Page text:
As there are relatively many English verb tenses, verbs in English come
in many forms that provide different shades of meaning. However,
English verbs comprise a much easier verb system than that of other
languages that have distinct inflectional verb endings for different
persons and number, or even change the verb stem with various tenses
and aspects. In English only one verb ending remained, for verbs in the
third person singular in the Present Simple tense.
Dan cooks dinner for us 3 times a week.
[3rd person, singular, present, simple, indicative, active,
meaning: habit in the present]
Yesterday we were cooking for hours on end.
[1st person, plural, past, progressive, indicative, active,
meaning: action in the past that continued over an extended period of time]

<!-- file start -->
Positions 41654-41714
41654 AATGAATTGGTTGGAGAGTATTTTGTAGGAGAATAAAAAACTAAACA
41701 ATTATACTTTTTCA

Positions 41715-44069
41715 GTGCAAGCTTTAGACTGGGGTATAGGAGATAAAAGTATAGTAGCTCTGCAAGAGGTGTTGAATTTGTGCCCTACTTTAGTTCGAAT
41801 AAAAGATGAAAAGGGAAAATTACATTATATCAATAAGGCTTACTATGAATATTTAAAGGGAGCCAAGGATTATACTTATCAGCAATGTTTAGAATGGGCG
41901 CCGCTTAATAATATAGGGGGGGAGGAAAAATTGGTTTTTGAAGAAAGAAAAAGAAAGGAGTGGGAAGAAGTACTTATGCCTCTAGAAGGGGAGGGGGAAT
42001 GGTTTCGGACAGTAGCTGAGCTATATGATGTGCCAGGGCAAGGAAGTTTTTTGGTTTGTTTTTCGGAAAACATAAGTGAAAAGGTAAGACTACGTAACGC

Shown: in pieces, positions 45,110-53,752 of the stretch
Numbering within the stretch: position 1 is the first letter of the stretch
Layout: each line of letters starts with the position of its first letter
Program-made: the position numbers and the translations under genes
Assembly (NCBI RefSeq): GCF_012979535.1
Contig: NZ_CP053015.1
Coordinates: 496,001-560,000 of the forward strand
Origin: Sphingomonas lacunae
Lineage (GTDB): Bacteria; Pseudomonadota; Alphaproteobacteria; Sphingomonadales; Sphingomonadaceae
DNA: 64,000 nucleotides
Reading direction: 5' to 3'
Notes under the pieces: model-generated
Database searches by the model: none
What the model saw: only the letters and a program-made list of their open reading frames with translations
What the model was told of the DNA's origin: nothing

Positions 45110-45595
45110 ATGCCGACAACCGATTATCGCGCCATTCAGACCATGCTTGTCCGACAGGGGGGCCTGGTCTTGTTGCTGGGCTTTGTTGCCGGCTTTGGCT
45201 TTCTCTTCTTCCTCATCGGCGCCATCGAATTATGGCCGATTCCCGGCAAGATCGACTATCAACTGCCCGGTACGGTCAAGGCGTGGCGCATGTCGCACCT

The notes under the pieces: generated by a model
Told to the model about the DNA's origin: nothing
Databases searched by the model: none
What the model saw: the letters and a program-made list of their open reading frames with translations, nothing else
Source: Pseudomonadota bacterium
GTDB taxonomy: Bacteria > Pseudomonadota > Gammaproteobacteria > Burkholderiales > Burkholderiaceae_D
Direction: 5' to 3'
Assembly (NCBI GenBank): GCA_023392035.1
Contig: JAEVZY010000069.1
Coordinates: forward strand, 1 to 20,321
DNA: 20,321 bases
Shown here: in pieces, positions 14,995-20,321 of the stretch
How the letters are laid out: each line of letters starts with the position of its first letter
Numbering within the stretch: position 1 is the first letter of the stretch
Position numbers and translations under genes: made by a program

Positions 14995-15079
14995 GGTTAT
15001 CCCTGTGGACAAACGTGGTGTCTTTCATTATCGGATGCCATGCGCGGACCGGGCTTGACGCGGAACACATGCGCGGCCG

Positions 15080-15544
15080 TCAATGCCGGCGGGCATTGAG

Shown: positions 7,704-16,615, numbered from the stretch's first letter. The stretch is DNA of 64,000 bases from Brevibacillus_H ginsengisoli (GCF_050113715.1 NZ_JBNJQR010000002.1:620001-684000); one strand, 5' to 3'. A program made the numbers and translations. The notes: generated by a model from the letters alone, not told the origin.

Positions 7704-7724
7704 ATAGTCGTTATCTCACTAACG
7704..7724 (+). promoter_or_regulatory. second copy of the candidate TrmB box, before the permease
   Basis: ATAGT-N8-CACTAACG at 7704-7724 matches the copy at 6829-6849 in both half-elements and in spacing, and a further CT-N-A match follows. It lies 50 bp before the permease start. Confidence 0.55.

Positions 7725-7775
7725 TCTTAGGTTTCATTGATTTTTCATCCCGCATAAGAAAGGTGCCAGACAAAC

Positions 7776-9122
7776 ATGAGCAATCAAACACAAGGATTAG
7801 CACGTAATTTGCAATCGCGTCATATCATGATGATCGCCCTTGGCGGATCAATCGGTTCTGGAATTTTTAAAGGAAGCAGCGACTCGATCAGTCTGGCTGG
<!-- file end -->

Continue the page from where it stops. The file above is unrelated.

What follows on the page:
She would have cooked, if you had asked her to.
(but in reality you didn’t ask so she didn’t cook)
[would have cooked: 3rd person, singular, past, conditional, active,
meaning: hypothetic outcome in the past, contrary to fact]
[had asked: 2nd person, singular, past, perfect, subjunctive, active,
meaning: hypothetic assumption in the past, contrary to fact]
I suggest that dinner be cooked no later than 20:00.
[3rd person, singular, present, subjunctive, passive,
meaning: strong recommendation, which will not necessarily be fulfilled]
|He has written
They have written
I will eat
|I study every day.
I am studying today.
I have studied for years.
I have been studying for hours.
|I am always on time.
Be there on time!
If I were on time, I would…